The potential for behaviour, such as homosexuality, does not mean that its practice is acceptable in the eyes of Allah (swt). We also have the potential for deviant and violent sexual behaviours, such as pedophilia and rape. However, responsible human beings do not act upon all their dormant impulses.
The argument that consenting adults can do what they please is contrary to the very essence of Islam. Submission to the will of Allah (swt) is what it means to be a Muslim. Even consenting adults need Allah’s (swt) consent in all matters. Homosexuality and other forms of sexual relations outside of heterosexual marriage are prohibited in Islam.
The story of Prophet Lot (as) in the Quran categorically condemns homosexuality.
“So when Our Commandment came, We turned (the towns of Sodom in Palestine) upside down, and rained on them stones of baked clay, in a well-arranged manner one after another; marked from your Lord; and they are not ever far from the Zalimun (polytheists, evil-doers).” (Hud 11:82-83)
This method of self-gratification does not correspond with the ethos of Islamic teachings.
Allah (swt) says in the Quran: “And those, who guard their chastity except from their wives or (the slaves) their right hand possesses – for then, they are free from blame; but whoever seeks beyond that, then those are the transgressors.” (Al-Mu’minun 23:5-7)
A Hadeeth indicates that those, who seek sexual gratification from other than their legal partners, are transgressing set limits. Scholars interpret that this refers not only to adultery but also to masturbation. Another Hadeeth reads: “We were with the Prophet (sa), while we were young, and had no wealth whatsoever. The Prophet (sa) said: ‘O assembly of youths; whoever among you possesses the physical and financial resources to marry should do so, because it helps him guard his modesty, and whoever is unable to marry should fast, as fasting diminishes his sexual power.'” (Muslim)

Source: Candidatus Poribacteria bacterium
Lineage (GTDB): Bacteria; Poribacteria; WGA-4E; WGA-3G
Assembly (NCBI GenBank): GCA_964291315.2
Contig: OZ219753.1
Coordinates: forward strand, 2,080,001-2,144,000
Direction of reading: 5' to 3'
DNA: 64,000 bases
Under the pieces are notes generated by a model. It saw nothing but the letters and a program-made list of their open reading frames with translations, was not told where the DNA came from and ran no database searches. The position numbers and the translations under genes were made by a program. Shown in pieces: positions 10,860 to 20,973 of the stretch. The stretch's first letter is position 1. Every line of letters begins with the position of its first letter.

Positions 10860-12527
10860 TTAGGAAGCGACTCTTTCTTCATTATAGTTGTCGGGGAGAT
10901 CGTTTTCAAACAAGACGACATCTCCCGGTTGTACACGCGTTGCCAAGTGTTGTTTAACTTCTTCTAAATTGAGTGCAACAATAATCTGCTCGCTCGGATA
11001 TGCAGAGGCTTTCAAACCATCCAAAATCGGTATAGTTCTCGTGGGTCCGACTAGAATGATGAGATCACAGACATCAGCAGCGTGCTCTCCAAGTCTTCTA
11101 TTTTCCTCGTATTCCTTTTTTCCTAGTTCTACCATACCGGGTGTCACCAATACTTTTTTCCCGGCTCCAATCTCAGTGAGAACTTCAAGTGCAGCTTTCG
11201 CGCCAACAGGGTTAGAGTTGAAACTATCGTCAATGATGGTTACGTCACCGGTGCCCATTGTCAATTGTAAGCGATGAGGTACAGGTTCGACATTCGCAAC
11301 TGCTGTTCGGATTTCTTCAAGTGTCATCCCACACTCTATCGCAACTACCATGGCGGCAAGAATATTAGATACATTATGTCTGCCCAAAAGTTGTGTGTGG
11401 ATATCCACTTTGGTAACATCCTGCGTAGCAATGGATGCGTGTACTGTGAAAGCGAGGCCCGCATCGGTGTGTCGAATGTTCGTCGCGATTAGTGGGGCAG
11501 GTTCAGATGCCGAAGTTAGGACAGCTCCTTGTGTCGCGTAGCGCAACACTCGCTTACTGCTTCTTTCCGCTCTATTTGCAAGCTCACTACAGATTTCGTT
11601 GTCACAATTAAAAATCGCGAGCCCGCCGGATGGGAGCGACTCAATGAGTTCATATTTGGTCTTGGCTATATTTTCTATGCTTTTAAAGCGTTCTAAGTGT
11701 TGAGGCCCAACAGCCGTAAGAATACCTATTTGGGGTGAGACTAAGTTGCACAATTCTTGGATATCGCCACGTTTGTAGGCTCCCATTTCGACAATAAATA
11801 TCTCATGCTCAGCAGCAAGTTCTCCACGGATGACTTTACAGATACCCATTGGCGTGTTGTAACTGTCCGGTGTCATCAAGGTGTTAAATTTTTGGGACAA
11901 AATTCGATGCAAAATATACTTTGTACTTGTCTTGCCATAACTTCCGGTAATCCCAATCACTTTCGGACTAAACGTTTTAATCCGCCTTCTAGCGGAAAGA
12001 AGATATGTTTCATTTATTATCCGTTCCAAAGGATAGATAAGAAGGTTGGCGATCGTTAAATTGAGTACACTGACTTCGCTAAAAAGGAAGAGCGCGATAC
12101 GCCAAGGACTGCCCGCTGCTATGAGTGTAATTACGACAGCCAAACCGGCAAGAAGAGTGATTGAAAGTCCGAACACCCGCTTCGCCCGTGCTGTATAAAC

If masturbation was permissible, the Prophet (sa) would have named this as a remedy.
Sexual Health Education
In Islam, education about sexual health is not just recommended but mandatory.
Allah (swt) says in the Quran: “Say: are those who know equal to those who know not?” (Az-Zumar 39:9)
In reading Hadeeths, one is impressed about the Prophet (sa)’s ability to discuss all issues, including those dealing with intimate matters. He was not embarrassed by such inquiries but strove to guide the Muslims who asked.
Umme Sulaim asked the Prophet (sa): “Oh Messenger of Allah (swt), Allah (swt) does not shy away from the truth. Does a woman have to make Ghusl (bath), if she has a wet dream?” The Prophet (sa) stated: “Yes, if she sees liquid.” (Bukhari)
The concept of Taharat is so comprehensive in Islam that its equivalent is not found in any other religion or culture. It loosely translates to physical and spiritual cleanliness. We cannot achieve the state of Taharat without understanding our body, its physical functions, and changes that occur at different stages of maturity. Issues relating to our psychological and emotional development alongside the physical changes are equally important to understand.
It is the responsibility of parents to prepare and educate their children about all aspects of their lives, including the intimate matters. Other responsible adults in a child’s, pre-teen’s or teenager’s life can also be involved in this learning process. Educators must keep in mind the Islamic position on issues relating to sexuality and provide age appropriate information to children at their discretion.